|Sherry Small, Diocesan Coordinator for First Nations Ministry|
Hi! My Nisga'a name is Anhluut'ukwhl Gaak. My name in English is Sherry Small. Originally from Laxgalts'ap - Greenville, BC, north of Terrace, I am currently the Coordinator of First Nations Ministry for the Diocese of New Westminster.
My role at the Diocesan office is to assist in building relationships between First Nations people and others in the Anglican Church within the New Westminster diocese.
My hope is that both groups can heal, reconcile and build new partnerships between themselves.
The job is very rewarding to my spirit; perhaps it is that I draw on Kamliigihahlhaat's, the Creator. I try to do God's work and not the so-called system's.
I have met many individuals, parishes and deaneries. The response to my work has been very diverse - and often, full of love, respect and compassion. Personally, I am very proud to be apart of this diocese. We are the only diocese that employees a First Nations person to assist in doing this work.
On November of 2003 this diocese held a special synod to respond to the residential school issue. There was a standing ovation and a unanimous vote for what has resulted in the Honoring Our Commitment campaign.
Unanimously, we agreed to come up with our financial obligation to the national church's settlement fund. We also promised to become more aware and educate ourselves on the issue, so that we can respond as God calls us to respond.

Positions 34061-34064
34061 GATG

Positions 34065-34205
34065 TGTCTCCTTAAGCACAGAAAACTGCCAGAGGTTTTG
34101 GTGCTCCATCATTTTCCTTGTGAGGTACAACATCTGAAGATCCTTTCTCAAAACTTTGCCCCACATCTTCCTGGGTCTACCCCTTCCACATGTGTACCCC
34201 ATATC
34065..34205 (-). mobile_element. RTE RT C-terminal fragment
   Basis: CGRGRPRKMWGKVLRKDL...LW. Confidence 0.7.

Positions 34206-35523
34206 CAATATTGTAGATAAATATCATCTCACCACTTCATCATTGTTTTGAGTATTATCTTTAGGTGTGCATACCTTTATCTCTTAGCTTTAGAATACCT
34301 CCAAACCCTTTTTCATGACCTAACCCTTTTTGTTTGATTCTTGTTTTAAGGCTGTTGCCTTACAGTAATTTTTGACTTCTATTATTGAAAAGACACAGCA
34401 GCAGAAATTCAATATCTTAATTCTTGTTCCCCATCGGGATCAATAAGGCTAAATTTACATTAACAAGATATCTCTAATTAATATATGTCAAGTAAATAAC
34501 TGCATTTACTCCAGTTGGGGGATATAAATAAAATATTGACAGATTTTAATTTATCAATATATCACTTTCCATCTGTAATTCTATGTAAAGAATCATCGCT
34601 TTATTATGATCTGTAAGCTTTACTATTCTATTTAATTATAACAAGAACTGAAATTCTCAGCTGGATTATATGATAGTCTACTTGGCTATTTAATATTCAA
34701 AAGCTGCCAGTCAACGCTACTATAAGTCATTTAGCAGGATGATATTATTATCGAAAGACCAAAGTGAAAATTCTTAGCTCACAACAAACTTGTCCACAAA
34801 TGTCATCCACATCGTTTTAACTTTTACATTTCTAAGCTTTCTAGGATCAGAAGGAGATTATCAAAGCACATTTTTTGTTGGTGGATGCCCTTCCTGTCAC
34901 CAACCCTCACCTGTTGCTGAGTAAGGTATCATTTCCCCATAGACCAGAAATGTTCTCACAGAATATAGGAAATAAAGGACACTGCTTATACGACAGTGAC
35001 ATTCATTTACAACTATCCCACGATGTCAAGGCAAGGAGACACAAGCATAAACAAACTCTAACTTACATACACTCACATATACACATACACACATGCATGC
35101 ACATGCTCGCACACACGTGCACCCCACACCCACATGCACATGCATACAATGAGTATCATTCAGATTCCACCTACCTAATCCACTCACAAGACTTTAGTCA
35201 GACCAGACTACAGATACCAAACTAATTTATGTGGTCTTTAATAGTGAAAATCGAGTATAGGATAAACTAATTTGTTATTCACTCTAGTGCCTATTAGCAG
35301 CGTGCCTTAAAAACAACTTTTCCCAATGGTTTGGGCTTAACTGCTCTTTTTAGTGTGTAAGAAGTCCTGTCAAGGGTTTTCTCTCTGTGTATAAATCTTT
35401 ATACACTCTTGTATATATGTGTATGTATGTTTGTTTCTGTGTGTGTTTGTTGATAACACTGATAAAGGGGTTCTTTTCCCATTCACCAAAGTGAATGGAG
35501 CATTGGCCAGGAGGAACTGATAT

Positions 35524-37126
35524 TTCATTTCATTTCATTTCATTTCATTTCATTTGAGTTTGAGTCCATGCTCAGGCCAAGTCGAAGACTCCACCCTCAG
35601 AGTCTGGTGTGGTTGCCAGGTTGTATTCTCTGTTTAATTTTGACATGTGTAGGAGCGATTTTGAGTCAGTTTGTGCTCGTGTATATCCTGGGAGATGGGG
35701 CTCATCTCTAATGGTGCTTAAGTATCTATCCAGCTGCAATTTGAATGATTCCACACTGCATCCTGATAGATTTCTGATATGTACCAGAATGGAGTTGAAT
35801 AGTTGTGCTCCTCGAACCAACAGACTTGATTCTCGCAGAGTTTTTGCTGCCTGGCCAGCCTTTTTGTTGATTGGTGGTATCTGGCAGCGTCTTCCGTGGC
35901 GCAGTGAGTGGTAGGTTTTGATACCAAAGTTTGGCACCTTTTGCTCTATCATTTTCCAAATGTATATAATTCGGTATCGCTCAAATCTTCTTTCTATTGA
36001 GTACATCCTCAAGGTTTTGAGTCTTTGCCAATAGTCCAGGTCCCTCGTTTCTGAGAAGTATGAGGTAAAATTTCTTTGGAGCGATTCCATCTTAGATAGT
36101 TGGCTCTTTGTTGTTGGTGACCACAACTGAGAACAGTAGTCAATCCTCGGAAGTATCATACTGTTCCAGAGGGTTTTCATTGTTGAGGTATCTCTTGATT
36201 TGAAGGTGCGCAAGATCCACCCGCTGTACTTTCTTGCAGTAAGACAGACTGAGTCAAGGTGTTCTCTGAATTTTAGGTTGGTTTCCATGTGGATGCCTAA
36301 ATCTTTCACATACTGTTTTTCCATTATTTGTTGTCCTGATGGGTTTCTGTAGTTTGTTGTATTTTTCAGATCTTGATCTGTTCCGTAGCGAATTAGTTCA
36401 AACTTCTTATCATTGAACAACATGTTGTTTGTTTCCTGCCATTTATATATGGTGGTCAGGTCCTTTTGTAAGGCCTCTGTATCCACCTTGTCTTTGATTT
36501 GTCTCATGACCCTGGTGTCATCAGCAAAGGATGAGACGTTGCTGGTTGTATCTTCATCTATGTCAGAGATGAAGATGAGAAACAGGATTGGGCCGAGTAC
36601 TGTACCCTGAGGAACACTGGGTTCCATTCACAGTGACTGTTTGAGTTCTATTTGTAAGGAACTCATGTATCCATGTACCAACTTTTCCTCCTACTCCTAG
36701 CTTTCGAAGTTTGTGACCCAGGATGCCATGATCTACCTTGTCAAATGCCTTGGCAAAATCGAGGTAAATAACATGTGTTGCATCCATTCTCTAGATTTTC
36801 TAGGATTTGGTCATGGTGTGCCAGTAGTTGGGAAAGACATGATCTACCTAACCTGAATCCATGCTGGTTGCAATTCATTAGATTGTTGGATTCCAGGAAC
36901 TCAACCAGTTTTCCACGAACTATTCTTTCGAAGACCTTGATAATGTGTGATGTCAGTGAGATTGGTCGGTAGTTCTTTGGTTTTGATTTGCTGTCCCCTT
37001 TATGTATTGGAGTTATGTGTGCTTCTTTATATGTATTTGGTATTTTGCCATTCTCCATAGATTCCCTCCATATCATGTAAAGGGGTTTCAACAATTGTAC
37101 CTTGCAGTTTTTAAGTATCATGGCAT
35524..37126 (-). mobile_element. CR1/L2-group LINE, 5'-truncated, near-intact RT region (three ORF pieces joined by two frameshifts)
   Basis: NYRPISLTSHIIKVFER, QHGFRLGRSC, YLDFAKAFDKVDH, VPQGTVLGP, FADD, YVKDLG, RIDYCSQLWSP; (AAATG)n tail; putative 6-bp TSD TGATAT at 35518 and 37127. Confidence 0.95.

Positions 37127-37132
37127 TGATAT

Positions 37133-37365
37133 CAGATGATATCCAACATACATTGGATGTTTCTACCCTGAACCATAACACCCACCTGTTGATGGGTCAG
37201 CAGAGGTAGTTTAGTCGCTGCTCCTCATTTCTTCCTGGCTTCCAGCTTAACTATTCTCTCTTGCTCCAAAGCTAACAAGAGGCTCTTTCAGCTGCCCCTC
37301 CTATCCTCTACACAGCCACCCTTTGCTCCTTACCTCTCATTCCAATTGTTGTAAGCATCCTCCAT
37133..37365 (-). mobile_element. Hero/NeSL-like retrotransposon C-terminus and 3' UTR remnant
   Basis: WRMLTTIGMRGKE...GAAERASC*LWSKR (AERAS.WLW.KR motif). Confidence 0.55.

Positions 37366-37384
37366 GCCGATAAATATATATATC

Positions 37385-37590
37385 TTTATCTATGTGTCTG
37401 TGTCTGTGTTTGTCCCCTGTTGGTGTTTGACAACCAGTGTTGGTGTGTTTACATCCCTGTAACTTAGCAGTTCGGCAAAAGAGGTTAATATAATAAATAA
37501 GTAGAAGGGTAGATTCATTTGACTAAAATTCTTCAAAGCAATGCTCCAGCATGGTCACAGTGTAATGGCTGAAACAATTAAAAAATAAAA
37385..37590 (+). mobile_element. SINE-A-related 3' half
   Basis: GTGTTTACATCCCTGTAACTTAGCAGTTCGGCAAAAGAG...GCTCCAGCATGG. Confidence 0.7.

Since then some parishes have had First Nations people as guest speakers to educate their congregations on the issue. Others have hosted dinners, often with First Nations drummers, singers, and dancers, as well as speakers.
Some parishes have had educational series to bring light to the issue. Some have included their dinners with Primate's World Relief and Development Fund (PWRDF) events, or stewardship committee work, or their family church functions.
I have spoken at many meetings and church services in regards to God's justice, God's compassion and God's reconciliation. I have also spoken about how First Nations act to bring about unity versus conformity.
After each presentation I've made, I have always talked afterwards with individual Anglicans about how we all can see ourselves within the same story.
Many people have read the book Beyond Traplines. It was first published in 1969 and republished in 1998. It's very helpful for anyone who wants to understand this history of residential schools and the Anglican Church in Canada. I recommend it.
I strongly believe if we educate ourselves about each other we can overcome any conflict and act on God's reconciliation, compassion and justice.
What I am learning is that both First Nations people and the Anglican Church have total sincerity on their side. Anglicans give serious thought to the issues before they speak, as do First Nations people.
These honest and open relationships have often helped me clear my head. Our conversations have pointed out to me things I sometimes have taken for granted, or have not even been conscious about.
In my heritage, Nisga'a elders encourage us to
• Take heart! (Be of good courage)
• Don't be discouraged! (Think positively!)
• Be diligent! (Apply yourself)
• Watch what you are doing and saying!
• Try to be charitable and be alert to the needs of others.
These are only five points - easy to say, hard to act on. The Gospels call us to do the same.
For those of you in parishes that may need help in acting on our commitment, please call me at the Synod Office and I will help you in any way I can.